$$\begin{aligned} h_0= & {} f_1(v_r) \nonumber \\ h_t= & {} {\mathbf {GRU}}(h_{t-1}, f_2([v_r, v_{rt}])) \end{aligned}$$

Where \(h_0\) is the hidden layer of the initial state, \(h_t\) is the hidden layer of the t state, \(f_1\) and \(f_2\) are linear transformation functions, \(v_r\) is the embedding vector of the head relationship of the query q, \(v_{rt}\) is the embedding vector of the relationship with \(v_r\), \([v_r, v_{rt}]\) is vector concatenation operation. The probability of using softmax to give the next state relation \(r_{t+1}\) is:

$$\begin{aligned} softmax(f_3(h_{t+1})) \end{aligned}$$

Assuming that the relationship set is denoted as R, transform \(h_{t+1}\) into |R| dimensional vector by linear transformation \(f_3\), and then apply the softmax function to the |R| dimensional vector to obtain the probability of each relation and generate \(r_{t+1}\).

Finally, K high-quality rules \(R_k\) are output by the Reasoning Evaluator as part of the trained data, update the Rule Miner parameter \(\theta\) by maximizing the log-likelihood of the ruleset:

$$\begin{aligned} {\underset{\theta }{\max}}\ \mathcal {O}(\theta )=\sum\limits_{\text{ rule } \in R_k} \log {GRU}_{\theta }( \text{ rule } \mid q) \end{aligned}$$



This paper selects four datasets for experiments, including two small datasets, KINSHIP and UMLS [42], and two large datasets, WN18RR and FB15K-237 [43]. The KINSHIP dataset consists of names and kinships of persons in two families in Australia. The UMLS dataset comes from the biomedical domain, where biomedical concepts (e.g., disease, drug) are entity data, and treatments and diagnoses are relation data. WN18RR is a subset extracted from WordNet. FB15K-237 is a subset drawn from the Freebase subset FB15K. For each dataset, we randomly select 50% of the dataset as the training set, 30% as the test set, and the remaining 20% as the validation set. The statistics of each dataset are shown in Table 2.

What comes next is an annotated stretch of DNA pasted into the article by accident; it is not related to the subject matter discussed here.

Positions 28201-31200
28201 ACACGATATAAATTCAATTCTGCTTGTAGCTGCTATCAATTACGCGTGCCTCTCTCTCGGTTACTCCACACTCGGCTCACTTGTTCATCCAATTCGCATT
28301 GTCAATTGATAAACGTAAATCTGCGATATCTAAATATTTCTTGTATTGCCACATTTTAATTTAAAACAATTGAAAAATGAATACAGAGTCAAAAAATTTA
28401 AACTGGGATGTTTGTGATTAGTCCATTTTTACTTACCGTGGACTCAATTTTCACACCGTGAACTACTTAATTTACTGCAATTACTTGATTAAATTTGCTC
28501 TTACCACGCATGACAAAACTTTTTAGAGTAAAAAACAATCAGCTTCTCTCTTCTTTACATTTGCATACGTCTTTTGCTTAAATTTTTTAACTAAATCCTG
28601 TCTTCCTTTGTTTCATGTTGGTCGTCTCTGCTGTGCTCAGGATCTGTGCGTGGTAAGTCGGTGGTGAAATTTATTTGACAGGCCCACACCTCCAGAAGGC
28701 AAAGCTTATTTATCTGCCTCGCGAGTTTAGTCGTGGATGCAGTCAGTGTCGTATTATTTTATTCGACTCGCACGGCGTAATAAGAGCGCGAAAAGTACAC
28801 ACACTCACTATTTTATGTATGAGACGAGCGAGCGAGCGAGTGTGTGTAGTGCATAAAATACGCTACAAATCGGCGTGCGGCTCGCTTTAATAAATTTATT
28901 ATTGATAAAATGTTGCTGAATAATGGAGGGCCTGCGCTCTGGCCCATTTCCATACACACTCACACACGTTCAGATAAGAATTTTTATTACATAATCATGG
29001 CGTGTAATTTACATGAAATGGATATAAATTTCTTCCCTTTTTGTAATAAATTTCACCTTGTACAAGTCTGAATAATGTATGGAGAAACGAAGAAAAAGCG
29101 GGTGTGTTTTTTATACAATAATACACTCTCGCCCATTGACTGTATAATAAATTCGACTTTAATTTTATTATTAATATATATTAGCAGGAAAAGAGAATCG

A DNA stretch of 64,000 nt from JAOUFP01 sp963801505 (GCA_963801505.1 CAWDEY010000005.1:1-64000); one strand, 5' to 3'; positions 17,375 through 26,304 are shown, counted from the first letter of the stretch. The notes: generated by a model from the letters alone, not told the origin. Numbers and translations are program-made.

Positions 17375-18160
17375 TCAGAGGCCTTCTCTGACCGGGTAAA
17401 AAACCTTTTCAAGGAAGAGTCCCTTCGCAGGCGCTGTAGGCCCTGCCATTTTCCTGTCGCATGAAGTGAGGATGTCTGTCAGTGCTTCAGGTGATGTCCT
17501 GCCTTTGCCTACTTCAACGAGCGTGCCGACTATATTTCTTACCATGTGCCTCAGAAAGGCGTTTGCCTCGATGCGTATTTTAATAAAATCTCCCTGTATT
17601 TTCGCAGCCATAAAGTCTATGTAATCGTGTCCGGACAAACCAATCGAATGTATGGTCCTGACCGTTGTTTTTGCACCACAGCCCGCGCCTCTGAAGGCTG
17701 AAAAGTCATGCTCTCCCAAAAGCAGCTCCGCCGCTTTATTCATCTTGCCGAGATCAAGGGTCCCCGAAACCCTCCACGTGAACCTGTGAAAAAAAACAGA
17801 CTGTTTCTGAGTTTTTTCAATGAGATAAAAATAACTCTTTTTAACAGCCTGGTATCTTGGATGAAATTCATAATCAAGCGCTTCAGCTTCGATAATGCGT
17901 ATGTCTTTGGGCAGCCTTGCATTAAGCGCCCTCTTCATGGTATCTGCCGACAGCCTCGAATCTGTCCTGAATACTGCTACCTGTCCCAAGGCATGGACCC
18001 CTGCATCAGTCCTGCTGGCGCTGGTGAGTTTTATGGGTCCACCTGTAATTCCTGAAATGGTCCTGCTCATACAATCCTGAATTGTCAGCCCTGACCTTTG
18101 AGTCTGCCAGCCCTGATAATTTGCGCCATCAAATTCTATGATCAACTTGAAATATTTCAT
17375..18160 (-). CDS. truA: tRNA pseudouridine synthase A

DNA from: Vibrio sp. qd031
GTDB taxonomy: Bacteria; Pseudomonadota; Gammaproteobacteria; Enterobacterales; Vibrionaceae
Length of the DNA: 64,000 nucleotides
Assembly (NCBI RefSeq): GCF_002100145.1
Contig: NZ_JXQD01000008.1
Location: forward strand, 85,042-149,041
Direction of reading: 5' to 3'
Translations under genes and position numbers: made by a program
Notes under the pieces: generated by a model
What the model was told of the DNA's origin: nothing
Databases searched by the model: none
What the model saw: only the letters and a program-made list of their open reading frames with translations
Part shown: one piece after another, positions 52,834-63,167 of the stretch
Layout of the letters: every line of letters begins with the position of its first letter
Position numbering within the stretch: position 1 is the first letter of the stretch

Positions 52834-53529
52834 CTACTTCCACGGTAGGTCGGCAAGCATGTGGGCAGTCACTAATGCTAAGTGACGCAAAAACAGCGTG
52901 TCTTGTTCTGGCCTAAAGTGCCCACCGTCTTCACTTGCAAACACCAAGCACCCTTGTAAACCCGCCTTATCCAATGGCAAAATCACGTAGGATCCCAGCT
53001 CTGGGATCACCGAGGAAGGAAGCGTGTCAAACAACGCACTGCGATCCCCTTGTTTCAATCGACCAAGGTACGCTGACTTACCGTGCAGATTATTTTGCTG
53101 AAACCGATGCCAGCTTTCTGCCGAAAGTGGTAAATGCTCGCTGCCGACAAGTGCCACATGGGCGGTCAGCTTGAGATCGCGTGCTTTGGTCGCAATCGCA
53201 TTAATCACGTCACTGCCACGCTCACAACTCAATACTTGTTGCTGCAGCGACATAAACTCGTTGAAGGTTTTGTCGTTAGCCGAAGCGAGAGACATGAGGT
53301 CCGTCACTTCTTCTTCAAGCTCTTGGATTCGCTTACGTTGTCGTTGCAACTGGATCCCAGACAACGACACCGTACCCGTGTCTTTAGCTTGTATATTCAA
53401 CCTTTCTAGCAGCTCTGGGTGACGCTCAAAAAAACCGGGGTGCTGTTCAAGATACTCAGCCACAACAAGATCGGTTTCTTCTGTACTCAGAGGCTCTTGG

Table 2 Statistics of each data set

Evaluation Criteria

To comprehensively evaluate the effectiveness of our model, we adopt several representative evaluation metrics [28]: HITS@N, Mean Reciprocal Rank (MRR).

  • The formula for calculating HITS@N is:

    $$\begin{aligned} HITS@N = \frac{1}{|S|}\sum\limits_{i=1}^{|S|} \mathbf {I}(rank_i \le N ) \end{aligned}$$

    Where S is the triplet set, |S| is the number of triplet sets, and \(rank_i\) refers to the inference prediction rank of the i-th triplet. The HITS@N indicator refers to the average proportion of results ranking less than or equal to N in the inference prediction. The larger the value, the better. In this paper, the value of N is 1, 3, and 10.

  • The formula for calculating MRR is:

    $$\begin{aligned} MRR=\frac{1}{|S|} \sum\limits_{i=1}^{|S|} \frac{1}{rank_i} \end{aligned}$$

    MRR is an internationally used mechanism for evaluating search algorithms, the first result matches with a score of 1, the second matches with a score of 1/2, and the nth matches with a score of 1/n. If there is no match, the score is 0. The final score is the sum of all scores. The larger the value, the better, indicating that the inference result conforms to the facts.

Benchmark methods

We compare the proposed model GRULR with several state-of-the-art methods. Benchmark methods are divided into three categories: embedding-based, rule-based logic, and reinforcement learning-based methods.

  • Embedding-based representative methods: DistMult, ComplEx, and ConvE. ConvE and ComplEx utilize the method proposed by Dettmers et al. [44].

  • Representative methods based on logical rules: NLP and DRUM [45].